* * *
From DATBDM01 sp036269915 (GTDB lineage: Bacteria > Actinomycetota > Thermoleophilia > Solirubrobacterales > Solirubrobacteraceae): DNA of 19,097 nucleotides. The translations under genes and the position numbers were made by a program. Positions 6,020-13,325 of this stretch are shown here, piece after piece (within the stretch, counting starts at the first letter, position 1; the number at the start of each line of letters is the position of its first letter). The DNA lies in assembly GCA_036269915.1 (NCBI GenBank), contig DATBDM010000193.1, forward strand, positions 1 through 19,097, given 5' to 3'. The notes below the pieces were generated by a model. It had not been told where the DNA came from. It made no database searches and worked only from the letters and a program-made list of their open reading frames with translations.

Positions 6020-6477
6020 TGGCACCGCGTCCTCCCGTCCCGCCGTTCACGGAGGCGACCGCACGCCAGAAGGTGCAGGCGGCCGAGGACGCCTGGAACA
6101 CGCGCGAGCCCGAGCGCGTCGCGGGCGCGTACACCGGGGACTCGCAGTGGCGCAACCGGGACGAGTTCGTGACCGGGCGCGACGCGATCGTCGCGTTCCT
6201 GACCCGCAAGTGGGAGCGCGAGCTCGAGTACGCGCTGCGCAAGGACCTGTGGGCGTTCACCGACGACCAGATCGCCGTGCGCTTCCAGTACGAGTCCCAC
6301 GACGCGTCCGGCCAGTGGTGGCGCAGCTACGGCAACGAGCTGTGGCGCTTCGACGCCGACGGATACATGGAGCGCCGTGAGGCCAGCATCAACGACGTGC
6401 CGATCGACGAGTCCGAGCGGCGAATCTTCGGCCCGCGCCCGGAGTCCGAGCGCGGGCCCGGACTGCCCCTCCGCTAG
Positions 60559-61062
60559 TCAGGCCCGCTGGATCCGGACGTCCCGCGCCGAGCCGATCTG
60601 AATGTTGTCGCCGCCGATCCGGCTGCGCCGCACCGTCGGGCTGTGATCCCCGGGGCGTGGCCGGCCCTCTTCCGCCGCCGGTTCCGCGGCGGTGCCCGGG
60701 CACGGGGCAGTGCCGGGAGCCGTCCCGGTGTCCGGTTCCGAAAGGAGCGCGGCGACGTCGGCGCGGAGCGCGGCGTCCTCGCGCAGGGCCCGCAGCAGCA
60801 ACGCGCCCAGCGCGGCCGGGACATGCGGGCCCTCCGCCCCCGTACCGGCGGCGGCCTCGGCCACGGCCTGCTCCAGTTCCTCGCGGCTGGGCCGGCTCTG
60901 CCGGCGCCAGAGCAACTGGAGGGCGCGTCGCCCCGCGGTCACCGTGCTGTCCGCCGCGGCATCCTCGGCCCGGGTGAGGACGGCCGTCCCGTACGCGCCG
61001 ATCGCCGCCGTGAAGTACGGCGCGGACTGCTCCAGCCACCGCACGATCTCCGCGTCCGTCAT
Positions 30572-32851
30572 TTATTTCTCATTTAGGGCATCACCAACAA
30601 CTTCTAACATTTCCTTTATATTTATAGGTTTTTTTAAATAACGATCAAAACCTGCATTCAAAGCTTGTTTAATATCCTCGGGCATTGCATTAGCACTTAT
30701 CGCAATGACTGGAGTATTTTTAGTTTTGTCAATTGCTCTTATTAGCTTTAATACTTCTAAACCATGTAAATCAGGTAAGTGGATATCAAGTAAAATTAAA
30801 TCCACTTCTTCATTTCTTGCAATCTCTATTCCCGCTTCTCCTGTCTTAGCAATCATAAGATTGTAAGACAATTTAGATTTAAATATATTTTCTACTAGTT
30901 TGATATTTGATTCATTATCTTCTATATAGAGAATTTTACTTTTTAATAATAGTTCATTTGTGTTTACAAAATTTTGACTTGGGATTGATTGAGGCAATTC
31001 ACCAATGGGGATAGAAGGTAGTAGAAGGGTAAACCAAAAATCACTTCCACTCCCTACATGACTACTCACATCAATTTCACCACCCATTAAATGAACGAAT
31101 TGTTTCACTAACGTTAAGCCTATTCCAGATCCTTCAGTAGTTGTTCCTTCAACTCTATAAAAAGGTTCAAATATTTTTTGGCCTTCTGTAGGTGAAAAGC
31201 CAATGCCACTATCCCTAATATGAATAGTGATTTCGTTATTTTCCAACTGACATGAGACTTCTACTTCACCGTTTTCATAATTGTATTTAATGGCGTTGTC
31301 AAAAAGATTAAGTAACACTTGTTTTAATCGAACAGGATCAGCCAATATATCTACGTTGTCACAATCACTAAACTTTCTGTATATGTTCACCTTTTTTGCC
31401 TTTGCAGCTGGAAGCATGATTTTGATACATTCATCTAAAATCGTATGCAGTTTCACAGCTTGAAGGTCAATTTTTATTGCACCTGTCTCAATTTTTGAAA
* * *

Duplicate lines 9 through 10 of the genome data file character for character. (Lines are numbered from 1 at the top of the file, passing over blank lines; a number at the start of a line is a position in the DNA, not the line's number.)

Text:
60559 TCAGGCCCGCTGGATCCGGACGTCCCGCGCCGAGCCGATCTG
60601 AATGTTGTCGCCGCCGATCCGGCTGCGCCGCACCGTCGGGCTGTGATCCCCGGGGCGTGGCCGGCCCTCTTCCGCCGCCGGTTCCGCGGCGGTGCCCGGG